Istria is one of the lesser known regions in Croatia, and very underrated in my opinion. Istria is a wine lover’s paradise as it is a prime wine harvesting region in Croatian. Also specific to the Istrian region is the coveted (and super expensive) truffle. Not to mention the food in Istria is known as some of the best in Europe. Go see for yourself!
Go truffle hunting, wine tasting, admire the medieval hilltop villages, or have a culinary field day with all the amazing food that comes from this region. Istria is incredible and it’s surprising that it hasn’t gotten too touristy…yet.
If you’re planning on exploring the Istria region of Croatia, a car is actually the only way you can do it. Public transport does not go to most of these hilltop towns so your options are limited.
Istria is very small and you can easily explore the best spots in one day.
I have highlighted the perfect 1-day road trip in Istria below:
Istria, Croatia 1-day Road Trip
First Route: Rovinj to Hum
Journey time: 1 hour 15 minutes
Parking cost: 10 kuna
Hum has been coined the “smallest town in the world” and has recently been recognized officially by the Guinness Book of World Records. The town has a population of 17….SEVENTEEN!
Does it get any more fairytale than this?
Walking through this town will literally take you about 5-10 minutes, it’s that small. What we saw in this town included a few residences, a tractor trailor, a cute little shed, a little farmhouse, a field with some crops, a single restaurant with great views of the countryside, and a handful of visitors.
As you can tell by the description, there is not much to see; however, I would recommend a stop here as it is very quaint and unique in its own sense. Also, if just for the mere fact that you can say you’ve been to the smallest town in the world…officially.
(Note: when we were there it was not yet “official”)
2nd Route: Hum to Motovun
Journey time: 40 minutes
Parking cost: 20 kuna
Motovun is a medieval hilltop town that rivals the top towns in Tuscany in terms of sheer beauty. Situated on the top of a hill and overlooking the plush Istrian countryside, make sure to grab a glass of the local wine in a cute little restaurant overlooking the land.
Istria is famous for truffle hunting and you will not have a problem findings specialty shops with free truffle tastings. I honestly do not like truffles (they make me gag) so I passed on this. But if it’s you’re forte, make sure to grab a few small bottles for the perfect souvenir to bring back.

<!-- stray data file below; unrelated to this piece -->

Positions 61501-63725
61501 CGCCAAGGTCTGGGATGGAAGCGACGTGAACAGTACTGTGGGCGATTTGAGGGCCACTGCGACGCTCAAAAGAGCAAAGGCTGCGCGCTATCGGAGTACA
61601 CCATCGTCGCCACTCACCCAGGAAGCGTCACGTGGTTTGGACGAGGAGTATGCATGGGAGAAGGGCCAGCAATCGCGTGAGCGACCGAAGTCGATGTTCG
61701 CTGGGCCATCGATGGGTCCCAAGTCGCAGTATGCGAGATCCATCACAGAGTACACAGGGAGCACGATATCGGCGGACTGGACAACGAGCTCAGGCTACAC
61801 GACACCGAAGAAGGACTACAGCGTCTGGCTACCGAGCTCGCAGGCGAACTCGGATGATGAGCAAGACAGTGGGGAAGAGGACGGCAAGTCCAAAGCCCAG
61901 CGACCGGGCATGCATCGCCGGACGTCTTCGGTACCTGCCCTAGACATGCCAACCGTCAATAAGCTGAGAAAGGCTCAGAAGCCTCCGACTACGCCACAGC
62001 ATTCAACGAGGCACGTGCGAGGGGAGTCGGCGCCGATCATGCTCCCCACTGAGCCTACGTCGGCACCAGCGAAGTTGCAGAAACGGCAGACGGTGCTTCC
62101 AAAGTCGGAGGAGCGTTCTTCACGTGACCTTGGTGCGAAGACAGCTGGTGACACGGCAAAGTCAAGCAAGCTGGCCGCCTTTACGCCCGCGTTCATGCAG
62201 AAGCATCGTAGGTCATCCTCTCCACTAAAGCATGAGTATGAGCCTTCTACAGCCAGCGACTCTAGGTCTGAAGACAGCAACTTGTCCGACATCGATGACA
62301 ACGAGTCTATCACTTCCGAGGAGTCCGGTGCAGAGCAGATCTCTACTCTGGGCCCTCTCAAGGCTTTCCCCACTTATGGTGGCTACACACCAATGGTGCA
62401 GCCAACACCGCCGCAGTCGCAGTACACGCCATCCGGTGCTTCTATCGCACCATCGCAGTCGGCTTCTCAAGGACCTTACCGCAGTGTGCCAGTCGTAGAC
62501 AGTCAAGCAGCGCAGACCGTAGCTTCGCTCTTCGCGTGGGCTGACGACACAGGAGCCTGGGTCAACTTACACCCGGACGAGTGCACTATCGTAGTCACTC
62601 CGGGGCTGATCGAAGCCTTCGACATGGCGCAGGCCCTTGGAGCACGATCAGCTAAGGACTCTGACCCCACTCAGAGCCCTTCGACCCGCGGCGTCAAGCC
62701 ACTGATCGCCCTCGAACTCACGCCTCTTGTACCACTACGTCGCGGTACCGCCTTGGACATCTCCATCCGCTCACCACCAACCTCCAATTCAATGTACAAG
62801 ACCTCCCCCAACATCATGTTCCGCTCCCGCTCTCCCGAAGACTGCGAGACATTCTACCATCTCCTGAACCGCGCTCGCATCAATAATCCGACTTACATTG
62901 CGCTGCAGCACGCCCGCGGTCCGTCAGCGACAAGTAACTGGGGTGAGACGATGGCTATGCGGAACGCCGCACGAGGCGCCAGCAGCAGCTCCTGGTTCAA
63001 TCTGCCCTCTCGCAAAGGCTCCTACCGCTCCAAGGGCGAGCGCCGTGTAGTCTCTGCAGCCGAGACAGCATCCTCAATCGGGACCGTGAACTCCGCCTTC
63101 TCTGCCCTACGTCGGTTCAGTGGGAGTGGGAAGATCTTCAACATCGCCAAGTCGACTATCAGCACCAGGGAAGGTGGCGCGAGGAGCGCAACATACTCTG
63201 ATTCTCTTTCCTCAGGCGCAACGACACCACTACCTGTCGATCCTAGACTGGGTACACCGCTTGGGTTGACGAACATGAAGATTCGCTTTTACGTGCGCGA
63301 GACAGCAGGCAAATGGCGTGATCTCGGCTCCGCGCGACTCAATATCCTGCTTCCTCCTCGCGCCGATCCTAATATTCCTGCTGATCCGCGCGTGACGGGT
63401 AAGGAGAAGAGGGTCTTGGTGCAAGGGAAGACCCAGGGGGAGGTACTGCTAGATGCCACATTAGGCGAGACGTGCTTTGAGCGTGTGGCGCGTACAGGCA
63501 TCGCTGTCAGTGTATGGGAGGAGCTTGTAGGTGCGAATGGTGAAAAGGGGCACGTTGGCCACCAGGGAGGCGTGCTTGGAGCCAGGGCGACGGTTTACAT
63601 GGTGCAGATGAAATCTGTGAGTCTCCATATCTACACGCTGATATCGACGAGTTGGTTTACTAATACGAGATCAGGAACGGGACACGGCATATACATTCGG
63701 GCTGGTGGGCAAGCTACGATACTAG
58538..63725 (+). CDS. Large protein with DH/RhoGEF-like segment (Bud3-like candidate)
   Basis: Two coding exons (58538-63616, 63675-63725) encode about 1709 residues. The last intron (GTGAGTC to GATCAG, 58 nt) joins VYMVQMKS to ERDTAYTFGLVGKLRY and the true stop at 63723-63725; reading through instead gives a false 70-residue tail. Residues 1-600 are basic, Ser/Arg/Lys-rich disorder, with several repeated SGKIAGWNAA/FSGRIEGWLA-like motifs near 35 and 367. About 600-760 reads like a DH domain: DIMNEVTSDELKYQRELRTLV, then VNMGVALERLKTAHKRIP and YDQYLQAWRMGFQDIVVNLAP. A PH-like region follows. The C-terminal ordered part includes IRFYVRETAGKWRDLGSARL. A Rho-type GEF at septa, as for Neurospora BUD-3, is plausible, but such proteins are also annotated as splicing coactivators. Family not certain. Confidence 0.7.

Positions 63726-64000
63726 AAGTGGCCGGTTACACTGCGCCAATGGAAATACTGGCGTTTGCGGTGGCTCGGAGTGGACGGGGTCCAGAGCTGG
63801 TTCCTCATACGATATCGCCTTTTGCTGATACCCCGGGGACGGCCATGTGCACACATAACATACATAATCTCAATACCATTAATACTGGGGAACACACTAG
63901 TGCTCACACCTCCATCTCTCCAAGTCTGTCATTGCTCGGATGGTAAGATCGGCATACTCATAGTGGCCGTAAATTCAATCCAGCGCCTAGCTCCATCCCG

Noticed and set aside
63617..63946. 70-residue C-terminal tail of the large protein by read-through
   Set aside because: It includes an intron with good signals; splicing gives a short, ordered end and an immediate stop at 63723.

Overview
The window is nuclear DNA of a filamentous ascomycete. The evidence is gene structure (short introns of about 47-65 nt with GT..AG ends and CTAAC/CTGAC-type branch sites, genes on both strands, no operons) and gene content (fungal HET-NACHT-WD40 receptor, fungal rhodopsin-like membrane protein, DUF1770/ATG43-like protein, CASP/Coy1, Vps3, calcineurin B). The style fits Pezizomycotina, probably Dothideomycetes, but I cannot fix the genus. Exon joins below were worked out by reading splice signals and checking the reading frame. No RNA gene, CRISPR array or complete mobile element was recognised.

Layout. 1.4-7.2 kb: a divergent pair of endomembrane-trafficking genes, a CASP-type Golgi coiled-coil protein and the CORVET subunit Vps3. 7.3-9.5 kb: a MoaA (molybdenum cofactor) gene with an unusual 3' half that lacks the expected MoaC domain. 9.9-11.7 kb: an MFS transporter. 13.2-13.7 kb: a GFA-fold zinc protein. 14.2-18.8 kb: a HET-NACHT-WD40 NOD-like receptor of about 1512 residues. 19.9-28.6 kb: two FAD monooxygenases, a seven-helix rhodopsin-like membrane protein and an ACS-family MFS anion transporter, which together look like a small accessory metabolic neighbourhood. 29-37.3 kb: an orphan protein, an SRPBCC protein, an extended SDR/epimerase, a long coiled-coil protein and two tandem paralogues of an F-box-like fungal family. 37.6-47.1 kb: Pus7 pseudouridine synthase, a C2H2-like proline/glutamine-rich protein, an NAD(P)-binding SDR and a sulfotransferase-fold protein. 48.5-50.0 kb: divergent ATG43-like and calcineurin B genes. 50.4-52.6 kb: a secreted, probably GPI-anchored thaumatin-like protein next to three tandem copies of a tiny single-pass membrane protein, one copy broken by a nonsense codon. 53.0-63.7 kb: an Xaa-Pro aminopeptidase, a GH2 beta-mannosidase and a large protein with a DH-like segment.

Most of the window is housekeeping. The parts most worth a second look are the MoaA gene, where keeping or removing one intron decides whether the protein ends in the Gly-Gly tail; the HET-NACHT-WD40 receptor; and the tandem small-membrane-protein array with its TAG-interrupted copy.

Make sure to set aside some time to get lost in the streets and have a mini photo shoot. The town is gorgeous and you’re going to want to take it all in. It wasn’t overcrowded in the least bit and that made it extra enjoyable!
3rd Route: Motovun to Grožnjan
Journey time: 25 minutes
Parking cost: free street parking
I think I may have found my new home
Grožnjan might be my favourite town on our Istrian road trip. Also located on a hilltop, it was a lot smaller and quaint than the other towns and had a more local feel.
How cute are these blue shutters?
You could sense the artistic vibe as soon as you entered Grožnjan and it was nice strolling through all the quirky art shops. I wish we would have had more time here, as it was unexpectedly pleasant.
Our next and last stop (kinda) was the city of Umag. As we arrived into the city and attempted to find parking, we weren’t too impressed. The city was more run down and didn’t have much character from what we could see (but hey, we could have been totally wrong and it could have been awesome). We just didn’t get a good vibe from it and made a quick executive decision to head to Novigrad for our final sunset stop. It turned out to be a great choice!
4th Route: Umag to Novigrad
Journey time: 15 minutes
Parking cost: free
In our brief venture in Novigrad, we strolled the main street covered in colourful umbrellas and had an impromptu photo shoot. It was such a lovely street we couldn’t resist.
We then quickly rushed to the waterfront for the sunset and found the cutest little spot called Pepe Bar. There were cushions placed on the rocks and served as the perfect spot to view the sunset.
It was more on the pricy side but the view and ambiance surely made up for it. Try the mojito if you go, it was really delicious!
CareBear and I enjoying the sunset in Novigrad
Last Route: Novigrad to Rovinj
Journey time: 1 hour
Parking cost: free
Where to Base Yourself in Istria
Rovinj without a doubt is the ideal location to base yourself for your Istrian road trip. You can reach all the above-mentioned locations in one hour and 15 minutes max. Also, ROVINJ IS INCREDIBLE and probably my favourite city in Croatia. For reasons why you should visit Rovinj, check out my post What to do in Rovinj: The Ultimate Guide to Croatia’s Most Underrated City
Where to Rent a Car in Istria
About a 10 minute stroll south along the water in Rovinj, you will find a little car rental agency called Vetura. We didn’t make advanced reservations and it wasn’t a problem at all. We reserved the car the afternoon before and it costed 450 kuna (about $69/day) for an automatic last minute rental. It was way more expensive than if you book in advance, so we learned our lesson.